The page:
I did not say, nor did I intend to say, that only religious people objected to Nazi actions. If you re-read what I wrote, you’ll see I used the phrase ‘often did so because’ which, to me, implies many but not all, which I think is accurate.

      As to freedom of speech and action for those who hold religious beliefs, the closure of all the Catholic adoption agencies in this country because they could not in conscience place children with same-sex couples is an instance of the law being used to coerce people either to act in ways they think wrong or withdraw from some aspects of public life altogether.

      Finally, although I believe we share many values in common, as you say, I suspect the fact that I have a terrminal illness and you, I hope and pray, have not, may have enabled me to think about this in a slightly different way: not what I would want, but what would I, or anyone else in my condition, be capable of or be influenced by.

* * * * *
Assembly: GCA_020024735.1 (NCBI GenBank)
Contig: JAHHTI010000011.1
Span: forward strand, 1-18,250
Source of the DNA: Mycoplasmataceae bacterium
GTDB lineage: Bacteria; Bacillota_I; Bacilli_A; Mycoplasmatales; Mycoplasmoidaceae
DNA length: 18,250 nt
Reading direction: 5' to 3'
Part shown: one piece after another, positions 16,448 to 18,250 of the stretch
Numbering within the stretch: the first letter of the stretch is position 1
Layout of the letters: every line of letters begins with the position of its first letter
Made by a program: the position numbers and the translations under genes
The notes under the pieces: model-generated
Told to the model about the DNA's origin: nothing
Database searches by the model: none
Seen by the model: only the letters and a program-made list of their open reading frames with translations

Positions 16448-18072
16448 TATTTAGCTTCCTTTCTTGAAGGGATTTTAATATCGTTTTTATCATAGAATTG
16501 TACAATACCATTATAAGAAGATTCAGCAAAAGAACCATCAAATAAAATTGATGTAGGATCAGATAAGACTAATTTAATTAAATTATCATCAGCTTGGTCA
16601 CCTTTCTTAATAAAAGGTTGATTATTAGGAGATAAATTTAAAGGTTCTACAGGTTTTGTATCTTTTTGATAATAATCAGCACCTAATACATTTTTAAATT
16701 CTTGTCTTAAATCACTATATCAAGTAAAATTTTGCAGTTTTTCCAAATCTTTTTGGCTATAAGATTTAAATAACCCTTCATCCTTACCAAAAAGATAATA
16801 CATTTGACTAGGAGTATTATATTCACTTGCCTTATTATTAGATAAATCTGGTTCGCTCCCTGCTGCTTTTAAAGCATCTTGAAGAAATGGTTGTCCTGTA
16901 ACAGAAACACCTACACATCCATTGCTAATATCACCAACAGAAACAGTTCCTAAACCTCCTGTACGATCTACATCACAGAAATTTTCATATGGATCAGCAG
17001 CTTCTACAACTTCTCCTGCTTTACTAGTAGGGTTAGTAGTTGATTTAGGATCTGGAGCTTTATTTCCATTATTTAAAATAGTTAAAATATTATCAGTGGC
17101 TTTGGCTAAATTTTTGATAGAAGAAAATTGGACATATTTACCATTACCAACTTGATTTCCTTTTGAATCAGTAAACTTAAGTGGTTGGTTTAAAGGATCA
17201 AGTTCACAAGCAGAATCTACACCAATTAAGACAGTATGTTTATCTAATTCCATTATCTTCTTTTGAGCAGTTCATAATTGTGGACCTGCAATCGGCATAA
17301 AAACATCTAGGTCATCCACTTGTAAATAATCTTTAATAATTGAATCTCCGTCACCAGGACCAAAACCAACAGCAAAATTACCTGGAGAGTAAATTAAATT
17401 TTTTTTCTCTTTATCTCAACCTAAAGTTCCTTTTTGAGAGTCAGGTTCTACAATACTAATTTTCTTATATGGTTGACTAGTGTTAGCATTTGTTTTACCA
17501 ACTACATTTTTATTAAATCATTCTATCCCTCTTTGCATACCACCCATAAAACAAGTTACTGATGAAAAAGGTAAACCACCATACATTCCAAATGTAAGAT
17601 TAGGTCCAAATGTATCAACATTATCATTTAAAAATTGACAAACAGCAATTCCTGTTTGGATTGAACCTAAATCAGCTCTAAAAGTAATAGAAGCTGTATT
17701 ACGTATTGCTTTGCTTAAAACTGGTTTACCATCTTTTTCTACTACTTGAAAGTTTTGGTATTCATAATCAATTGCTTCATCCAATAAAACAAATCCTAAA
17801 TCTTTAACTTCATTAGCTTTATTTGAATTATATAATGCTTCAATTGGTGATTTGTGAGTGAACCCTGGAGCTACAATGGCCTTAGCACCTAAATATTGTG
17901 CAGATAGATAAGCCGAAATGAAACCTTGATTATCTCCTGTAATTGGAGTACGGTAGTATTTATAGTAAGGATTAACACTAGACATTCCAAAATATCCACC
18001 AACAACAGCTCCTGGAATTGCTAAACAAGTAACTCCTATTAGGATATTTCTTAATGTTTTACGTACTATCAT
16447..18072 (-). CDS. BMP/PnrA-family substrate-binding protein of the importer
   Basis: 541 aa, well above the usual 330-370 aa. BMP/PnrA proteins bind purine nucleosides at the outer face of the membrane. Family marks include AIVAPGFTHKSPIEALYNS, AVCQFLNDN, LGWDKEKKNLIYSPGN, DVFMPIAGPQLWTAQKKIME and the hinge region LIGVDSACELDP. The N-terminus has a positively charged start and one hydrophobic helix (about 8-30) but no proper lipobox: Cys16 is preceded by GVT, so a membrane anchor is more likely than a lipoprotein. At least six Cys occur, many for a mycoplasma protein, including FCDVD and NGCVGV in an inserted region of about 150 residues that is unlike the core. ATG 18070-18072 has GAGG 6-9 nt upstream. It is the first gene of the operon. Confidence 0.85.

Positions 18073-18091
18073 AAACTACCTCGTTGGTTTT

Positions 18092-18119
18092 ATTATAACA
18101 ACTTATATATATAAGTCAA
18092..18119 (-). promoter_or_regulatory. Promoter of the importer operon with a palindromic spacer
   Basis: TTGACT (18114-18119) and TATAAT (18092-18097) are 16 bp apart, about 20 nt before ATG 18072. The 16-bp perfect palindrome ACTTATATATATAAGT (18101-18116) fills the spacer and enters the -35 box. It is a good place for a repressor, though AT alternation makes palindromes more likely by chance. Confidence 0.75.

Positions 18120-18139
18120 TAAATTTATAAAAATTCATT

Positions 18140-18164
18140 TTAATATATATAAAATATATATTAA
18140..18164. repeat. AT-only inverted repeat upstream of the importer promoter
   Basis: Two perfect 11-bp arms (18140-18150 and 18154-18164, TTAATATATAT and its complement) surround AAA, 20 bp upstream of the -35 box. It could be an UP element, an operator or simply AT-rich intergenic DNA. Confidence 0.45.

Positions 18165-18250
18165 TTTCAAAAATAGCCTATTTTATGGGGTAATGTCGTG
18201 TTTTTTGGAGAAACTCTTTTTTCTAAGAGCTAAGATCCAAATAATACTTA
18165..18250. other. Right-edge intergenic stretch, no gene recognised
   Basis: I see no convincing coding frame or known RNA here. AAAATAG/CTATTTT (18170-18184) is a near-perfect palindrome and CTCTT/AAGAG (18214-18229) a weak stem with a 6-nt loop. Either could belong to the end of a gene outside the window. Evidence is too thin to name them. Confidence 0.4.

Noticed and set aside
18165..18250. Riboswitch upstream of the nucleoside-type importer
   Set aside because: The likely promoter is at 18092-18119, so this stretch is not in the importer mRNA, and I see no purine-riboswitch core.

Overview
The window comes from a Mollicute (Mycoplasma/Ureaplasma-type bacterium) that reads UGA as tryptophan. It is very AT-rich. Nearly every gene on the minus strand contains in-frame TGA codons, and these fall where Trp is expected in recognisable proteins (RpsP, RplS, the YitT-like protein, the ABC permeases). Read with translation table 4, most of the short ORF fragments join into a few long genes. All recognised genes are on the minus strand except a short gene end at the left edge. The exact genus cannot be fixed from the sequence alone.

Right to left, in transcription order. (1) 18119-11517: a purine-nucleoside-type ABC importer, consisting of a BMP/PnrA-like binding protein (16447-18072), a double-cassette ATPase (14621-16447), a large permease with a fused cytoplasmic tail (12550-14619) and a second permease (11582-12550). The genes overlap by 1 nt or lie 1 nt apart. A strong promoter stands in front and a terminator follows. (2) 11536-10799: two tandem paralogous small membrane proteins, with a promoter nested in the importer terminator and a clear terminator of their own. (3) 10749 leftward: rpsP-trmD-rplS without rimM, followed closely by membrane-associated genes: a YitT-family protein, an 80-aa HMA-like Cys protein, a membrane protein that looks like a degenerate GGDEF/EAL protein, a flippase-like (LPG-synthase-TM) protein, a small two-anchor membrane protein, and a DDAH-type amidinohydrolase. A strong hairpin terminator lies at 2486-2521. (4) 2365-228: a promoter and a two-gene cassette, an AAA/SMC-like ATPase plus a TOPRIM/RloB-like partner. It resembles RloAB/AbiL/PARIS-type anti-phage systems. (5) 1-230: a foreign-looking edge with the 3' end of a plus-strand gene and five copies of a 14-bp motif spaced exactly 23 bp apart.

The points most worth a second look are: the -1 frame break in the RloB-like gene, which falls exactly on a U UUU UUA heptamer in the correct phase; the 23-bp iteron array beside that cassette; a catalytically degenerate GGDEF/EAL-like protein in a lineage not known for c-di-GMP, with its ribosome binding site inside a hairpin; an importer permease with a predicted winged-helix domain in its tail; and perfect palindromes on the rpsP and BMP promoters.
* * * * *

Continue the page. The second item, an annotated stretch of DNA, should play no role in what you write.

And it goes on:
5. I am not sure if it is a common euphemism for suicide but your use of ‘do the decent thing’ brought me back to a movie called “The Ruling Class” starring Peter O’Toole with Alastair Sim. In it, O’Toole is delusional and thinks he is Jesus. Sim, his uncle and a Bishop in the C of E asks him why he thinks He ids god. O’Toole’s character responds: “It’s quite simple uncle , I find when I pray I am talking to myself.”
    What was once absurd and comedic, though a dark one, has now found its place in our history and make no mistake, the experience of those seeking death from Dr Kevorkian were primarily isolated, depressed women with nothing terminal in their lives but life itself. They just did not want to go on because there was nothing to live for. Tha,t I offer, is our failing in a throw-away society where only the young and fit and good looking have value. We will have opened both doors to state control of life both ends compressing toward the center and “Logan’s Run” cannot be far off.

  6. On Saturday morning, with our permission, our veterinarian euthanized our desperately ill elderly cat. In a dimly lit room with hushed voices, wrapped in a warm blanket and held in my arms, she was administered a sedative, causing her, mercifully, to relax. The next intravenous injection ended her life in a matter of seconds. No gasping, no agonal breathing, no spasms. She simply laid her head against my chest and passed.